Zechariah contends that the Branch "shall grow up out of his place." This phrase is a bit ambiguous. It literally means "from beneath." It may suggest his rise from the nation (Isaiah 11:1; Jeremiah 23:5), or from the land. (C.F. Keil, The Minor Prophets, Grand Rapids, Eerdmans, 1978, p. 299; cf. Exodus 3:23.) Palestine is referred to as Immanuel's "land" (Isaiah 8:8). Incidentally, Palestine does not belong intrinsically to the Jews; they lost their "deed" to it (Joshua 23:14ff).

On the other hand, the expression may be a reference to Jesus' humble origin (Kenneth Barker, "Zechariah," The Expositor's Bible Commentary, Frank Gaebelein, ed., Grand Rapids, Zondervan, 1985, p. 640), somewhat analogous to Isaiah's descriptive: "For he [Christ] grew up before him [Jehovah] as a tender root our of dry ground" (Isaiah 53:2). A "tender root" in "dry ground" represents a situation that seems unlikely to be productive, as humanly viewed. One cannot but think of the many circumstances associated with the Lord's life that defied all odds of success, e.g., the dangerous early years (Matthew 2:3ff), his youth in a despised city (Matthew 2:23; John 1:46), Jesus' lack of formal rabbinical training (John 7:15), his absence of wealth (2 Corinthians 8:9), etc. (For more concerning this, see the discussion of the Mustard Seed in my book, The Parables in Profile.) The significant point is this: He was ever under the watchful eye of his Father (Isaiah 53:2).

To Build Jehovah's Temple

The prophet, with great emphasis (the thought is repeated), affirmed that the man whose name is Branch would "build the temple of Jehovah." The reference is not to the construction of a material edifice; rather, this foretells the establishment of a spiritual temple, namely, the church. Not long before his crucifixion, Jesus declared: "Upon this rock I will build my church" (Matthew 16:18). That spiritual organism was generated on the day of Pentecost (Acts 2). Later, inspired apostles would depict the church as God's temple. The saints in Corinth were described as "a temple of God" (1 Corinthians 3:16). The Christians in Ephesus were of the "household of God," and each saint was "fitly framed together," ever growing into "a holy temple in the Lord" (Ephesians 2:19-22). Peter represented Christians as the "living stones" of a "spiritual house" (1 Peter 2:5).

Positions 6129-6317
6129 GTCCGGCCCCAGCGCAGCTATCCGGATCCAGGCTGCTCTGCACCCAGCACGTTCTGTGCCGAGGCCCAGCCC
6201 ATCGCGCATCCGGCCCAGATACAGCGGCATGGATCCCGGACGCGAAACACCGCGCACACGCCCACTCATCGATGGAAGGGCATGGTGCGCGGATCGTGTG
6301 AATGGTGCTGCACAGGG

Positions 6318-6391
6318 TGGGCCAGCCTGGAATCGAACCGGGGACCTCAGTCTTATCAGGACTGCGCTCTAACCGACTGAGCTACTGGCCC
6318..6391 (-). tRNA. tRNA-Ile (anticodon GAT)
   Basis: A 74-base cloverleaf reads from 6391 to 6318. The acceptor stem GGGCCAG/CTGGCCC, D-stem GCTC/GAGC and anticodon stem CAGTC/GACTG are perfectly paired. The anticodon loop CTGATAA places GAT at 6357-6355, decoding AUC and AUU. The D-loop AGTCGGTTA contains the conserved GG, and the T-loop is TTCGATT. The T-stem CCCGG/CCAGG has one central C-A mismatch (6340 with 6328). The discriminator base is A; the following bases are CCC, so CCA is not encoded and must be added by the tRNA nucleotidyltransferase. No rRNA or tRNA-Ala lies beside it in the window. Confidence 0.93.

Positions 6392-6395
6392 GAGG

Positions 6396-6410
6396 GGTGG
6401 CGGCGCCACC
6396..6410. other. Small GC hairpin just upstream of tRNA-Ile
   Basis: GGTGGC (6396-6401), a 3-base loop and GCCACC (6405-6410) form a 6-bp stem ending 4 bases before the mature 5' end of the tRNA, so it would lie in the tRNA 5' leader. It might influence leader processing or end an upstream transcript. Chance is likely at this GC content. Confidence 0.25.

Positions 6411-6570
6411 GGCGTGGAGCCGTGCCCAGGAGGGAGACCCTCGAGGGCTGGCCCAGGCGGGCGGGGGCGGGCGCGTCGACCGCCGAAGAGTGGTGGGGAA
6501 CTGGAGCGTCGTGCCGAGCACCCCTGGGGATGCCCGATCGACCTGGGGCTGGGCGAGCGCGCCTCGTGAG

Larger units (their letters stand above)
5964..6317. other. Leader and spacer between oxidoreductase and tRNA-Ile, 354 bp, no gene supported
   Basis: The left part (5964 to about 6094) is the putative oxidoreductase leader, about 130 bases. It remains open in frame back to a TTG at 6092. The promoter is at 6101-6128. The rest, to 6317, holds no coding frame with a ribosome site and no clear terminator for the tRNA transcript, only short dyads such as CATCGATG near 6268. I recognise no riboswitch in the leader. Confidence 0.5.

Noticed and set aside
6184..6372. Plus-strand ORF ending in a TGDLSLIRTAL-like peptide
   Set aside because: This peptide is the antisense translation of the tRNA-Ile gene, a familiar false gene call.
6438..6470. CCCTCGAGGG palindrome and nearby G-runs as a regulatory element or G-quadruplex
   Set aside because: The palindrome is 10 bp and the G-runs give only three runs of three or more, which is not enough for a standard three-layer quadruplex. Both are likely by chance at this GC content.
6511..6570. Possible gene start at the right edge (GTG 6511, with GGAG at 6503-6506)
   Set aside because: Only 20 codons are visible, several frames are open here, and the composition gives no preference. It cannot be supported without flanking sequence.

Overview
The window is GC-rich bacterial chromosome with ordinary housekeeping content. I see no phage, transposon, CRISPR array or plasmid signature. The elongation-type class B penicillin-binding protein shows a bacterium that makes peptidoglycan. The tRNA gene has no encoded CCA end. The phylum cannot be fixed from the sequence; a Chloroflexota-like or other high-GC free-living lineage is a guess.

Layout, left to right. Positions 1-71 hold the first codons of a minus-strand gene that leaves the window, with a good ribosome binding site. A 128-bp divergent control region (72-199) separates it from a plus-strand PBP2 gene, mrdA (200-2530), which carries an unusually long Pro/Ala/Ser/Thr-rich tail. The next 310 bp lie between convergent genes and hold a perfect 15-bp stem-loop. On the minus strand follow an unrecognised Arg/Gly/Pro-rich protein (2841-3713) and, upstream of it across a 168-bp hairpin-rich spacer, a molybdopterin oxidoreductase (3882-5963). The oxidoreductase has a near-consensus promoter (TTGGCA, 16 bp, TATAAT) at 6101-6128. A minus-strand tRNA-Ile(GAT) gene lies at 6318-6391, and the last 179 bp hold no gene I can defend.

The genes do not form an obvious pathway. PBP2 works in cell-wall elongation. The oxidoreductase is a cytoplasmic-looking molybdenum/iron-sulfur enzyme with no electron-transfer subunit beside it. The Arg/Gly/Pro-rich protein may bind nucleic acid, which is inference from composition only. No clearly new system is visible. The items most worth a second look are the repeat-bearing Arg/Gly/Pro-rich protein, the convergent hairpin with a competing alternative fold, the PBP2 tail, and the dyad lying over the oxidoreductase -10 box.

The church is characterized as a temple because: (1) Just as God's presence was focused in the temple of Old Testament times (Exodus 25:22), so the church today is the "habitation of God" (Ephesians 2:22). The Lord does not promise that his benevolent presence will abide with those who refuse to obey the Gospel (2 Corinthians 6:16-18). (2) The temple was the place wherein sacrifices were offered to atone for sin. Today, those who constitute the living temple have been purified from their sins by the blood of Jesus (Acts 20:28; Ephesians 1:7), the true lamb of God (John 1:29; 1 Peter 1:19). (3) As the temple provided an appropriate environment for the exercise of divinely prescribed worship, even so, the church is authorized to offer the service of spiritual sacrifice to the Lord by means of regulated acts of worship (cf. Romans 12:1; Hebrews 1:15; John 4:24).

Branch To Bear The Glory

The prophet foretold that the man called Branch would "bear glory." There are at least three sense in which Christ was to bear the glory.

First, Jesus exists as the "effulgence" (ASV) or "brightness" (KJV) of the Father of glory. The Greek term apaugasma (to shine from) means "radiance." The RSV takes it in a passive sense, i.e., that Jesus was the "reflection" of God's glory; the ASV, supported by patristic evidence (Kittel, p. 87), suggests that Christ radiates the glory directly. Even in the days of his flesh, the glory of Jesus was manifest. John says that "the Word became flesh, and dwelt among us, and we beheld [theaomai - careful and deliberate observation] his glory" (John 1:14).